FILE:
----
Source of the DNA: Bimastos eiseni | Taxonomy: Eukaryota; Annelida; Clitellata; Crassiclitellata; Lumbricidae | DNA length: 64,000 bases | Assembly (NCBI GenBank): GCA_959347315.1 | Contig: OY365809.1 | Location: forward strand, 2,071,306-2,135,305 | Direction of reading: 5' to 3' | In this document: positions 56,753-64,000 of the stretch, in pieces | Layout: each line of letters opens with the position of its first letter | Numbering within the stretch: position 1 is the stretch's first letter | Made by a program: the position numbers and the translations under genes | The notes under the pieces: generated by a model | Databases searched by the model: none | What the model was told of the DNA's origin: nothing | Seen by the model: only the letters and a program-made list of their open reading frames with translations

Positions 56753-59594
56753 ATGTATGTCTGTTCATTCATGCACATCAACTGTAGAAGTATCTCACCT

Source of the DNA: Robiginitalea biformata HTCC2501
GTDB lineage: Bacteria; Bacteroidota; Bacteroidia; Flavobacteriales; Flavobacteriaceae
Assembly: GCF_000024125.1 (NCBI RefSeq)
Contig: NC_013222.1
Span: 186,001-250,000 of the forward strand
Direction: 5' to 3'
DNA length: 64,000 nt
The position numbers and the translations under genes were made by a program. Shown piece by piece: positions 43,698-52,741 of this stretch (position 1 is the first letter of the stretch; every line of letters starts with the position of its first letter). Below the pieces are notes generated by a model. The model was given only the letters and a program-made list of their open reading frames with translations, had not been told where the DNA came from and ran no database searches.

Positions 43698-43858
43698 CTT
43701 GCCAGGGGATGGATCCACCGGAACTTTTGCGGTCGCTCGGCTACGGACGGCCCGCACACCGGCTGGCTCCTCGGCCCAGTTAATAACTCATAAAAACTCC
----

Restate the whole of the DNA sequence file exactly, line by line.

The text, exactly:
Source of the DNA: Bimastos eiseni | Taxonomy: Eukaryota; Annelida; Clitellata; Crassiclitellata; Lumbricidae | DNA length: 64,000 bases | Assembly (NCBI GenBank): GCA_959347315.1 | Contig: OY365809.1 | Location: forward strand, 2,071,306-2,135,305 | Direction of reading: 5' to 3' | In this document: positions 56,753-64,000 of the stretch, in pieces | Layout: each line of letters opens with the position of its first letter | Numbering within the stretch: position 1 is the stretch's first letter | Made by a program: the position numbers and the translations under genes | The notes under the pieces: generated by a model | Databases searched by the model: none | What the model was told of the DNA's origin: nothing | Seen by the model: only the letters and a program-made list of their open reading frames with translations

Positions 56753-59594
56753 ATGTATGTCTGTTCATTCATGCACATCAACTGTAGAAGTATCTCACCT

Source of the DNA: Robiginitalea biformata HTCC2501
GTDB lineage: Bacteria; Bacteroidota; Bacteroidia; Flavobacteriales; Flavobacteriaceae
Assembly: GCF_000024125.1 (NCBI RefSeq)
Contig: NC_013222.1
Span: 186,001-250,000 of the forward strand
Direction: 5' to 3'
DNA length: 64,000 nt
The position numbers and the translations under genes were made by a program. Shown piece by piece: positions 43,698-52,741 of this stretch (position 1 is the first letter of the stretch; every line of letters starts with the position of its first letter). Below the pieces are notes generated by a model. The model was given only the letters and a program-made list of their open reading frames with translations, had not been told where the DNA came from and ran no database searches.

Positions 43698-43858
43698 CTT
43701 GCCAGGGGATGGATCCACCGGAACTTTTGCGGTCGCTCGGCTACGGACGGCCCGCACACCGGCTGGCTCCTCGGCCCAGTTAATAACTCATAAAAACTCC